Another entirely different surface to scratch is at the other end of the scale: The Strand Hotel. Aviet and Tigran Sarkie built the place in 1901, and it is an incredible, indelible landmark, distinctively colonial and smack bang on the riverfront. It certainly retains its allure; the opulence a complete contrast to the riotous chaos of the streets outside and the aura, allusions to its past residents, Rudyard Kipling and Somerset Maugham, certainly can be felt. There’s a very rare atmosphere here in the famed Strand Bar and you get the feeling you are sitting in a place where some really big adventures got started or perhaps ended with a long cool gin and tonic. The restaurant, Monsoon, doesn’t have the history but it has successfully created a high-end interpretation of Burmese cuisine in a cool atmosphere of colonial décor, high ceilings, rattan chairs and white cloth napkins that again makes the leap from the street more than a physical one.
Nightlife is pretty fluid in Yangon, it seems there is a new place on the up each week, and the trend is towards hotel nightlife. For women, drinking alcohol is not considered acceptable, so it really depends on who you are with if you want to check out those heaving street bars, known locally as ‘beer stations’. You get the picture!
From the chaotic heaving capital of Yangon, I traveled to Inle Lake to the mid-northwest on the edges of the Shan tribal lands. Inle Lake was another destination that I came to unprepared, and I believe to the benefit of my experience, sometimes you really do just have to wing it, all I really had was a camera and some vague notions so the lake was a revelation.
I started my day there, as the locals do at sunrise, which is about 4am. You do get the feel of somewhere in a completely different way if you see it before the busyness of the day begins. Wooden stilt-houses perch over the water, golden-spired temples cast shadows along the edges of the lake. Fishermen fill their buckets with flip flopping catches, their one-footed boating technique that loops one foot over the rudder making them look one legged at the prow of their boats with the cone-shaped net they use to haul fish from the lake taking up most of the space. Families were getting kids ready to head off to school by boat – how my kids would love this – and as the morning mist lifted I started to get a feel for the pulse of Burma.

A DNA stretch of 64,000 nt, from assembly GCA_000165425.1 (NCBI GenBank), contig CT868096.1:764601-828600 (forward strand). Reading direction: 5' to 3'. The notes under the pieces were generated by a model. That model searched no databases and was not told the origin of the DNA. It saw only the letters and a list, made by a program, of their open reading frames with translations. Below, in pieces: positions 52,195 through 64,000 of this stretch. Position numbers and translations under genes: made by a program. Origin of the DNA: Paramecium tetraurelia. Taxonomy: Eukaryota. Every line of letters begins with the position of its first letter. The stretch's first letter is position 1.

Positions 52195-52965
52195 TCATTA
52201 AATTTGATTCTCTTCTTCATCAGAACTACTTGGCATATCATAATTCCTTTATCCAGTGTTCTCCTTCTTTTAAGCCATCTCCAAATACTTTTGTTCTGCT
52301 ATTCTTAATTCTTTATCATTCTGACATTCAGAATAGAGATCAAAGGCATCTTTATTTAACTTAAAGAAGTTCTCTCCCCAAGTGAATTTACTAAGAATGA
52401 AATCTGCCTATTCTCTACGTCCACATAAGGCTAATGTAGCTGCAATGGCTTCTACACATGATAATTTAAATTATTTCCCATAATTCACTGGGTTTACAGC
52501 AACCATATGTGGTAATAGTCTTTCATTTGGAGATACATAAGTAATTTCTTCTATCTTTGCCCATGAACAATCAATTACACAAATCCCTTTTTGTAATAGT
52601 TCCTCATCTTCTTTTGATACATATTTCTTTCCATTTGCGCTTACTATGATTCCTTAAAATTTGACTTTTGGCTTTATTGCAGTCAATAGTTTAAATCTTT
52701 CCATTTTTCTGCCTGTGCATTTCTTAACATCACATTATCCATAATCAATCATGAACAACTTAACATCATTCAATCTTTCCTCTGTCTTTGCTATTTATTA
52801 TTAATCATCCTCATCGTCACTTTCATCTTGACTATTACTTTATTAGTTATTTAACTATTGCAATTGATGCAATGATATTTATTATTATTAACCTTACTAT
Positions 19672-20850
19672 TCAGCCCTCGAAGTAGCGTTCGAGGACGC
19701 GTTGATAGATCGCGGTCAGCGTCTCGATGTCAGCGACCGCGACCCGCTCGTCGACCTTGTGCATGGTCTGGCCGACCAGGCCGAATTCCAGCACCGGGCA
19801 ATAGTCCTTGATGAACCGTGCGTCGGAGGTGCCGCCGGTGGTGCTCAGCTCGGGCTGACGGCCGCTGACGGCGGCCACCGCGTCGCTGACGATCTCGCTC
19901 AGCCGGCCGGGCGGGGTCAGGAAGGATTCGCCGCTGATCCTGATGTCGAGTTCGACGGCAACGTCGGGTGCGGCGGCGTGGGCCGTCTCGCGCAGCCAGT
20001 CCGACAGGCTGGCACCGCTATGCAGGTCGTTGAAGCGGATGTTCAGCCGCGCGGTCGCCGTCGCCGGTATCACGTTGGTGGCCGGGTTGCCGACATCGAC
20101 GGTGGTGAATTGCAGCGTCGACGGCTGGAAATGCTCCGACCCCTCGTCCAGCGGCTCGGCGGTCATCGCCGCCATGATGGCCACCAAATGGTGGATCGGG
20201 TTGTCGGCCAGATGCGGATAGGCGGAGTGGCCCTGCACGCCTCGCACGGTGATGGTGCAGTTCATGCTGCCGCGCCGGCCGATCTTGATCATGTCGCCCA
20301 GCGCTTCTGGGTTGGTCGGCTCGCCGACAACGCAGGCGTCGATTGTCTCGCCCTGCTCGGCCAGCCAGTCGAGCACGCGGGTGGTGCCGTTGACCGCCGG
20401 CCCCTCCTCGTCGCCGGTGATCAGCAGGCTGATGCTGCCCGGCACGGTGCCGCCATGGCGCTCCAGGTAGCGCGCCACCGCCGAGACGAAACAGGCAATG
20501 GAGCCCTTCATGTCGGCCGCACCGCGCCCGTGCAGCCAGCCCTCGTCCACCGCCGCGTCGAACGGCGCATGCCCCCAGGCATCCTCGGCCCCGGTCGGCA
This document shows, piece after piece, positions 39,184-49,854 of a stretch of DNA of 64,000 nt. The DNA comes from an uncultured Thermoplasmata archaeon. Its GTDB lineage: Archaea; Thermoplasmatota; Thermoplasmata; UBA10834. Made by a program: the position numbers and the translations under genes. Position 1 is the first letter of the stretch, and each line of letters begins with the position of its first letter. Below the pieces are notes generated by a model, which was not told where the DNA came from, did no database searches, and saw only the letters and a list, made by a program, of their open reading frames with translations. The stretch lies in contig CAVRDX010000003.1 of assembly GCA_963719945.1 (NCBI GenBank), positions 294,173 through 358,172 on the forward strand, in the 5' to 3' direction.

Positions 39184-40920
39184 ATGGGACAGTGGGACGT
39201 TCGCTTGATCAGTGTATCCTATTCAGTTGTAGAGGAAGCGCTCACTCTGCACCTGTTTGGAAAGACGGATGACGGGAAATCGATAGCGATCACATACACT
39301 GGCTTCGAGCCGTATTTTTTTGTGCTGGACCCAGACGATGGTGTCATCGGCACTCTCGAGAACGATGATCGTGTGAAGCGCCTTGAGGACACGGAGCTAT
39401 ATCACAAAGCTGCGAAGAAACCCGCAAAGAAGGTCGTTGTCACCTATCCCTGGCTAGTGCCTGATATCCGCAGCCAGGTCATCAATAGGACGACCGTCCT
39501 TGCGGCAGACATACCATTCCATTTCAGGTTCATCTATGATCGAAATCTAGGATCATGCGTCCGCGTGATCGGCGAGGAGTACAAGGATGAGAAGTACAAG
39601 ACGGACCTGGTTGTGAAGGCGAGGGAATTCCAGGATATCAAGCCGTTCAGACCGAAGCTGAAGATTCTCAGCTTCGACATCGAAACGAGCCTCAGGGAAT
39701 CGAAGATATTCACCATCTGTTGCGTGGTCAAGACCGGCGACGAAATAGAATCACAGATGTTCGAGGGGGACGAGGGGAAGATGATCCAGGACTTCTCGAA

Inle Lake is a floating, thriving, freshwater garden community and heaving market, all rolled into one rich ride. The hyacinth reeds that grow like wildfire in the water are collected by the local Intha people to create floating, artificial garden beds known as ‘kyun-hmaw’. These beds are anchored to the bottom of the lake with bamboo poles, not that hard when you realize it’s only about four metres deep, while the patchwork plots are all separated by maze-like canals for the boats to slide past. With everything from tomatoes, beans, cauliflower and fruit to flowers being grown on top of the water, it’s an ingenious, agricultural powerhouse. With the markets along the shore, they’ve got the growing, cooking, eating cycle down pat. The whole set up is probably one of the most unique ‘from paddock to plate’ moments I’ve ever experienced.
By sun-up the lake is getting busy with traffic as locals return with goods from the daily market that is hosted in different spots each day, while the chilly looking trekkers descending from Kalawstep shivering onto boats to visit cigar makers, weavers and paper makers, craftspeople who are tapping into this new tourist market, and in contrast you see the barely-clothed saffron-robed monks ferry placidly from monastery to monastery for daily prayers. It was these scenes of extraordinary ordinariness that were exactly what I was hoping for. The real deal.
Burma turned out to be so much more than I expected. The purity of the Burmese spirit is what comes through the strongest. Living from hand to mouth, day to day, having to drop the luxury of ego and being only about dealing with the necessities.
It made me think about my life in Bali, a place already becoming like a city—racing from one thing to the next, and with the new freedoms these things are starting to infiltrate Burma – the inevitable tourist commerce of the lake, pollution from nitrogen-based fertilisers to speed things up, instead of allowing time and space for things to grow naturally and other important things are getting left behind. The recipes. The stories. The rituals. I am reminded of my own journey … it’s why I first started travelling through Asia, it’s what brought me to Burma and by turn Burma brought me back to that place and reminded me of it.